Hallowe'en in 1907 Santa Rosa passed without event, or at least nothing as serious as two years earlier, when a mob of little heathens ended up in jail.

(RIGHT: Detail of cartoon from The Salt Lake Tribune, November 1, 1907)

Nationally the prank d'jour was still stealing front yard gates, but it seems that in 1907 there was also a larger than usual number of Hallowe'en fatalities chronicled in the newspapers. Some examples:

*In Tucson, 20 year-old Ramon Lavota and his buddies stretched a wire across the sidewalk to trip a Chinese man who fell, then drew a handgun and shot Ramon dead

*Jarvis Willett of Fox Lake Wisc. died of a heart attack on the discovery that pranksters had hidden his wagon

*Newton Reddinger's head was blown off when a boy in Oak Ridge Penn. fired into a crowd that was taunting him

*Nine year-old Carl Appel of New Haven was pinging his pals with his little pea-shooter when he ran into a brick wall, fatally driving the pipe into his throat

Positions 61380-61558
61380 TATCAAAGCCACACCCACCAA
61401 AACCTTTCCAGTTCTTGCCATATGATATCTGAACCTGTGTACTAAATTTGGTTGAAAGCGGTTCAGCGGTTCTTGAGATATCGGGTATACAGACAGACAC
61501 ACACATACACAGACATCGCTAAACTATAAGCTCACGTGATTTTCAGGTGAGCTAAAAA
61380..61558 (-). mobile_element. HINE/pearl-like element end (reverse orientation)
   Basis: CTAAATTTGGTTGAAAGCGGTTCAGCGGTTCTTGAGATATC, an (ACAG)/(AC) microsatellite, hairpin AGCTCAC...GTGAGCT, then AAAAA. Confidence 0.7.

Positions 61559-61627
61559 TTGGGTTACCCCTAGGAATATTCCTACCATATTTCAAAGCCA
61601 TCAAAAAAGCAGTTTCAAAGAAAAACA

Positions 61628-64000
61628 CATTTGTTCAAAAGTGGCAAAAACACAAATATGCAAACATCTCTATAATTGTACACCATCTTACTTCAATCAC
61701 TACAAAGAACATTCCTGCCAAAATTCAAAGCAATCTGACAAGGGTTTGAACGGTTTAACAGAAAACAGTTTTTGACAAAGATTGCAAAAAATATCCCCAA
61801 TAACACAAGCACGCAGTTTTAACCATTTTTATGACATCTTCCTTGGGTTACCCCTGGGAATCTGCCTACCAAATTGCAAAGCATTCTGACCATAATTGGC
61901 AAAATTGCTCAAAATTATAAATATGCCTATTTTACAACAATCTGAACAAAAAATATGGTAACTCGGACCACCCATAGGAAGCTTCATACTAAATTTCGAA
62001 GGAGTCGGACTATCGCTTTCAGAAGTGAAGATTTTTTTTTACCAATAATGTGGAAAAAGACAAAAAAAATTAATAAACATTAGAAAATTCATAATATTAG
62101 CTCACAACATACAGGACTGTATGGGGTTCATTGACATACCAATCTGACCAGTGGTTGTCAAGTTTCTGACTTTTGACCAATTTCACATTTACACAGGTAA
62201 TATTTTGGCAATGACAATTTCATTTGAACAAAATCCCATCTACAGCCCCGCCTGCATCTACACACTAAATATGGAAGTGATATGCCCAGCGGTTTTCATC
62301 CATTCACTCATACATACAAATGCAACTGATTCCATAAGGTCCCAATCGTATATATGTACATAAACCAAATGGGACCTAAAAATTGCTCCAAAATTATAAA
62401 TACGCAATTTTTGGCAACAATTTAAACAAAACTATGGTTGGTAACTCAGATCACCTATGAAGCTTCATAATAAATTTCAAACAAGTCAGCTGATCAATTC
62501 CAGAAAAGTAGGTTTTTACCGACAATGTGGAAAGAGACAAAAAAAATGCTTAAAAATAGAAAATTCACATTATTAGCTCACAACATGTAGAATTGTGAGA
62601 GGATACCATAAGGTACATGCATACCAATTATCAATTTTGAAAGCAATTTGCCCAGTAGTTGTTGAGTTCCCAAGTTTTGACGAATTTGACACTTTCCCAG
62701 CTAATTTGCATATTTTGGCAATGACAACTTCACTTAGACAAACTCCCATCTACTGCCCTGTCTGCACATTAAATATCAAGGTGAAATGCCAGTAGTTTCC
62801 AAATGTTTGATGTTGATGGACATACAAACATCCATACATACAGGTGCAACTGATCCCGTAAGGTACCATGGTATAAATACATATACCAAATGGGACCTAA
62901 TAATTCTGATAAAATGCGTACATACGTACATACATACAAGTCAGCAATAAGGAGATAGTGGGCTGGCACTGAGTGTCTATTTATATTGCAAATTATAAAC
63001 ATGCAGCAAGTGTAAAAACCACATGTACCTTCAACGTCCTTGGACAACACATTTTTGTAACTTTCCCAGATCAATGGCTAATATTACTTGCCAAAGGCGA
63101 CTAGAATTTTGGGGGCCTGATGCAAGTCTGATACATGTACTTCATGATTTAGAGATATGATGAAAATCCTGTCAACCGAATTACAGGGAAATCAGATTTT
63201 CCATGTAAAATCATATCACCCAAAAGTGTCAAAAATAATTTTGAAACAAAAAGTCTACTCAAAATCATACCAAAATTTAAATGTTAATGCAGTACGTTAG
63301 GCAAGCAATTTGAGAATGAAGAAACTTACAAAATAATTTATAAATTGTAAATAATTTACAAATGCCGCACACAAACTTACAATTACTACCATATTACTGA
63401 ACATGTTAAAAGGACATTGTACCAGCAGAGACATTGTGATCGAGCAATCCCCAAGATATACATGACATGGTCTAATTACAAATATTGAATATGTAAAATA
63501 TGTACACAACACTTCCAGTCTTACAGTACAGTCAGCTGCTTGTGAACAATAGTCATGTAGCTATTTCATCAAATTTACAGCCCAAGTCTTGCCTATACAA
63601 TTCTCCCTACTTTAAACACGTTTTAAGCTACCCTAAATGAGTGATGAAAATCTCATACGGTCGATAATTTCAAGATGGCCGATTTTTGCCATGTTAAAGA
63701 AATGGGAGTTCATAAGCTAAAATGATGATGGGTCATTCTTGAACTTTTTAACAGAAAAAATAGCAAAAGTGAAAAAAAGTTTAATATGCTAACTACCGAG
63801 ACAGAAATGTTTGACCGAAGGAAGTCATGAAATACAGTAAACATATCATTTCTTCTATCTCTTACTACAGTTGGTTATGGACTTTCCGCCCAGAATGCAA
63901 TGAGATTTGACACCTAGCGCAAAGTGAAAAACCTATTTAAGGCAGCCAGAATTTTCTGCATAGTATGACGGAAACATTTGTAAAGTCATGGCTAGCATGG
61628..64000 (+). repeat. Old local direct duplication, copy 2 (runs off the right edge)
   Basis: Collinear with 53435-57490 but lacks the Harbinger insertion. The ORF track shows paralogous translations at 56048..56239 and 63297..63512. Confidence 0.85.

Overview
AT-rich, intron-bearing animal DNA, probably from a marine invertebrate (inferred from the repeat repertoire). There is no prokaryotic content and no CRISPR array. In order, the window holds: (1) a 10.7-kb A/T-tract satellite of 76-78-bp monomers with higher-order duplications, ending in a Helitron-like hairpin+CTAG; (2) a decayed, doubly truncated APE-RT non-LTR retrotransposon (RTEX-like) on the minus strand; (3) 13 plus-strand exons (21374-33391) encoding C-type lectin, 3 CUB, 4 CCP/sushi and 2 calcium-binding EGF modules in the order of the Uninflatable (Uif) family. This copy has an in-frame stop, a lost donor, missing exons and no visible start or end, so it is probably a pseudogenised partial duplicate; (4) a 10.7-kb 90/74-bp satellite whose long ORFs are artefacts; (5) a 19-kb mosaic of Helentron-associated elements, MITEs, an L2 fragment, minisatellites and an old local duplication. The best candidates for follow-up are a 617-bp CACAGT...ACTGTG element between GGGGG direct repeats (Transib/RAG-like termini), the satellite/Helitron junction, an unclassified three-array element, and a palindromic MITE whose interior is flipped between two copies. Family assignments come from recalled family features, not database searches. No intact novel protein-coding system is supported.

*Joseph Berbeno (14) of Harlem blew out the brains of his 12 year-old friend in a game

*Annie Osgood of Ashland, Kentucky, was on a suicide watch after she wrapped herself in a sheet and frightened her sister so much that she leaped from the bedroom window, breaking her neck

*Mrs. Sadie Stiver of Logansport died of shock on hearing her daughter scream at the sight of trick-or-treaters

Festivities Keep Alive an Old Custom Which Many Participated Thursday Evening

Thursday night (Hallowe'en) was joyously celebrated in Santa Rosa, when many of the old-time customs were revived, the mellow gleam of the Jack O'Lanterns was seen and "spooks" were about in the land. In many Santa Rosa homes there were a number of little parties, at which there were Hallowe'en festivities and several public entertainments.

There were prank players abroad, too, and it will not be surprising if a number of householders awake this morning to find front gates missing or tied up, and other mischievous tricks perpetrated while men slept. If they do they must charge it up to the old-time excuse "boys will be boys."

- Press Democrat, November 1, 1907

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